The example of cities of refuge in Numbers 35 is an example of God creating a creative and practical approach to providing justice for those accused of a crime in a time where “an eye for an eye” was the expectation.
Kingdom Innovation is a matter of stewardship.
As kingdom citizens, we desire to be faithful with our resources, abilities, talents, finances, interests, and opportunities for the glory of God among the nations.
This means that we must be bringing new ideas to our service to the King. The King deserves our most creative thinking, not simply rote following of what we have always done. Stewarding new thinking is part of showing the kingdom’s vibrancy and life-giving potential.
Jesus exemplified this when he sent out the 12 in Matthew 10 and then the 72 in Luke 10. He gave them the Holy Spirit in a new way that empowered them to do new kinds of ministry among the Jews who needed to hear about his coming.
Kingdom Innovation is a natural outcome of the Holy Spirit’s leadership in our lives.
Since Jesus is building his church and we are filled with a dynamic Spirit, then we should expect change and challenges as we make disciples of all nations.
While stability and routine are important, we must never attempt to make them King. Instead, we must be ready to rethink and change as the Holy Spirit guides. Spirit-guided innovation is seen throughout the Bible.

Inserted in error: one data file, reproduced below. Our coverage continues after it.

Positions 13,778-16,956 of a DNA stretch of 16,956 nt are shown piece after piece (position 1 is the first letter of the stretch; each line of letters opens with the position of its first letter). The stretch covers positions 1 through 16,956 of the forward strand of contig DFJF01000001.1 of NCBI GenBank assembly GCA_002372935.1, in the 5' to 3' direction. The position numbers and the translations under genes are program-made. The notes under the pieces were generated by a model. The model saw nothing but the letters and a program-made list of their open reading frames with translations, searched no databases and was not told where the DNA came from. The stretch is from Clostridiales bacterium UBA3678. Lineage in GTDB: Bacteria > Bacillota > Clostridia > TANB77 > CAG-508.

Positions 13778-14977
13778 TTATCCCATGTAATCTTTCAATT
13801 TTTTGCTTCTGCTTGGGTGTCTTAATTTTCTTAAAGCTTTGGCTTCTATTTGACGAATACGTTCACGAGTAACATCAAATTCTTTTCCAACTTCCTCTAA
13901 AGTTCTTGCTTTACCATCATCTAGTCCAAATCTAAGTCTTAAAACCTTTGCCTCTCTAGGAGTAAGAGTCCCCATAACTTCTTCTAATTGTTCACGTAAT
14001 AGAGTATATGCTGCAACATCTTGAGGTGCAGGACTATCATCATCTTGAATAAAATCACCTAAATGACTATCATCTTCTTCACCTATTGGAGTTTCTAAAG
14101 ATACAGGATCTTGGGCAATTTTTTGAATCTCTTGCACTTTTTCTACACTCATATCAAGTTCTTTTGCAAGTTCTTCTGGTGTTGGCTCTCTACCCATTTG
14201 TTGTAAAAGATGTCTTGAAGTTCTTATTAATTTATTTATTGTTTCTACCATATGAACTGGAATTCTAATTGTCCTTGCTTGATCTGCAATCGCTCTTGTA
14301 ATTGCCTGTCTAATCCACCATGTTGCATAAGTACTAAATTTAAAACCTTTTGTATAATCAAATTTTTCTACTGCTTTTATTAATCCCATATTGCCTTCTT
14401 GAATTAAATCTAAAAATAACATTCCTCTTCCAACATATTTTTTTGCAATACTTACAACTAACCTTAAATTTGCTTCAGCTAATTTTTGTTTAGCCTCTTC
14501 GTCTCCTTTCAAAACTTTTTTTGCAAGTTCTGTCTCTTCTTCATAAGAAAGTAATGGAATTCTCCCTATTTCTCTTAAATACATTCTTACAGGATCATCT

For example, Paul and Silas attempted to take the gospel into Asia Minor and then Bithynia, but the Spirit interrupted their strategy in Acts 16. It was after this interruption, that Paul received a vision of the Macedonian man and the team concluded that God had called the team to preach the gospel in that region. The city of Philippi was selected probably as a result of the team’s God-given wisdom to take the gospel to the most people in a place of significant influence.
Kingdom Innovation must be grounded in the Scriptures.
Kingdom innovation is different from the innovation in the corporate world. The church is not in the business of attempting to get a better product to market faster than the competitor down the street.
Kingdom innovation is governed by a kingdom ethic. The ends do not justify the means, servant leadership is critical, and the Spirit’s guidance is an absolute must. Paul challenges the Galatians in chapter 5 to embrace the freedom that comes from following Christ and highlights the Fruit of the Spirit that will be evident when we creatively step out in the freedom He gives us.